The Taliban offensive in Afghanistan is aided partly by support from operatives in Pakistan's military intelligence agency, The New York Times reported on Wednesday.

Pakistan’s support for the Taliban, coordinated by operatives inside Pakistan’s Directorate for Inter-Services Intelligence, reportedly includes military supplies, money and guidance for the militant group’s leaders.

U.S. government officials said informants and surveillance provided key evidence to prove the ties between the Taliban and Pakistani spies.

Pakistani officials told the Times they had firsthand knowledge of the ties, which they denied were strengthening the insurgency.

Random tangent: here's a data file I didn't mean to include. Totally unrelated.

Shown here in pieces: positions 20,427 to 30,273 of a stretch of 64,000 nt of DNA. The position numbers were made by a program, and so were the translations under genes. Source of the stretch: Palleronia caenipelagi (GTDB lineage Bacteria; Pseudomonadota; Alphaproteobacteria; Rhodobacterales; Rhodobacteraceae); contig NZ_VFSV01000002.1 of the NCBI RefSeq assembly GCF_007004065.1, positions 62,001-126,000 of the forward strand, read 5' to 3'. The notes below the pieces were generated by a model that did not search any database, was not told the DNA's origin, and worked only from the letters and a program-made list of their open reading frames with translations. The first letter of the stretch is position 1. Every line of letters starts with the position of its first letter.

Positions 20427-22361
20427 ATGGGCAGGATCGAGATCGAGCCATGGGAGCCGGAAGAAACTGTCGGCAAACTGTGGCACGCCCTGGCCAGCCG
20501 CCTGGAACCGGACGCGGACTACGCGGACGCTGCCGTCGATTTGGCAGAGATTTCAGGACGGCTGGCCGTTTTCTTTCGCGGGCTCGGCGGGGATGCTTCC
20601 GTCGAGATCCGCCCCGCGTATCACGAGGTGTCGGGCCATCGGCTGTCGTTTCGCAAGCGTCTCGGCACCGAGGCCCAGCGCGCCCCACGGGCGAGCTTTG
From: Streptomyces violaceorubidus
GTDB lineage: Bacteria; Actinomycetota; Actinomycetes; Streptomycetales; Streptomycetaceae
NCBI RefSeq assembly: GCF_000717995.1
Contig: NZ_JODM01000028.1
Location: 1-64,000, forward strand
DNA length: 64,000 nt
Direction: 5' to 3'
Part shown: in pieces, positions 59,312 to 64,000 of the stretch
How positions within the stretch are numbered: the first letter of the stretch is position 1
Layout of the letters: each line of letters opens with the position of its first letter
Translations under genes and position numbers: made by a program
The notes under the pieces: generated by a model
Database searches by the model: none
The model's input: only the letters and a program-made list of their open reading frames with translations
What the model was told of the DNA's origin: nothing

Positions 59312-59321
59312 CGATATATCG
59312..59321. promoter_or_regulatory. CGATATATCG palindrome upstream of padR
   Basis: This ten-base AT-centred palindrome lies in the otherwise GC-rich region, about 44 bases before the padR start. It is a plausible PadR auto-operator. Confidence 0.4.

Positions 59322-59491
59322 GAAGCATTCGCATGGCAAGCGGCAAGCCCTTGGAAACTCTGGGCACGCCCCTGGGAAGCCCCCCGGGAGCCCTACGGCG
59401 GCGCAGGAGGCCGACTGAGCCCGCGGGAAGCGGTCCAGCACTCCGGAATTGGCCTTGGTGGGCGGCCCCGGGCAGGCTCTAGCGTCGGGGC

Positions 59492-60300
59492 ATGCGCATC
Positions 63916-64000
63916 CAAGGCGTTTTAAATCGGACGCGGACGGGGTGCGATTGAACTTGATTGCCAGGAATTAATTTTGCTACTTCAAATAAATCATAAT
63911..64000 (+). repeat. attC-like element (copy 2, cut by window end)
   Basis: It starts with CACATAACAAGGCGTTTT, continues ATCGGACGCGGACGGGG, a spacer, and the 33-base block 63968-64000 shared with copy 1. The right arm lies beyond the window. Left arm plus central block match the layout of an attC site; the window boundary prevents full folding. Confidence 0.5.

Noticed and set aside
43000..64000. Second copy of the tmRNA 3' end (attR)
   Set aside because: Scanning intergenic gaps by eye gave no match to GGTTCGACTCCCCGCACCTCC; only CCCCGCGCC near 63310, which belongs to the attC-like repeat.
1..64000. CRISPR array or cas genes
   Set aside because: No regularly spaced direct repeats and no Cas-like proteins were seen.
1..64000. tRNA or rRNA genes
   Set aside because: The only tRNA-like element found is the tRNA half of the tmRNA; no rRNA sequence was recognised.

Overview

Evidence shows ISI operatives meet regularly with Taliban commanders to discuss whether to intensify or reduce violence before the Afghan elections.

Pakistani leaders deny government ties to militant groups and the Times quoted U.S. officials as saying it was unlikely top government officials were coordinating the efforts. The middle-ranking intelligence operatives sometimes cultivate relationships without the approval of senior officials, the paper said.

President Obama has ordered an additional 17,000 troops to join the 38,000 U.S. troops already there. He is expected to announce Friday the results of his administration's review of Afghanistan policy.

Reuters contributed to this report.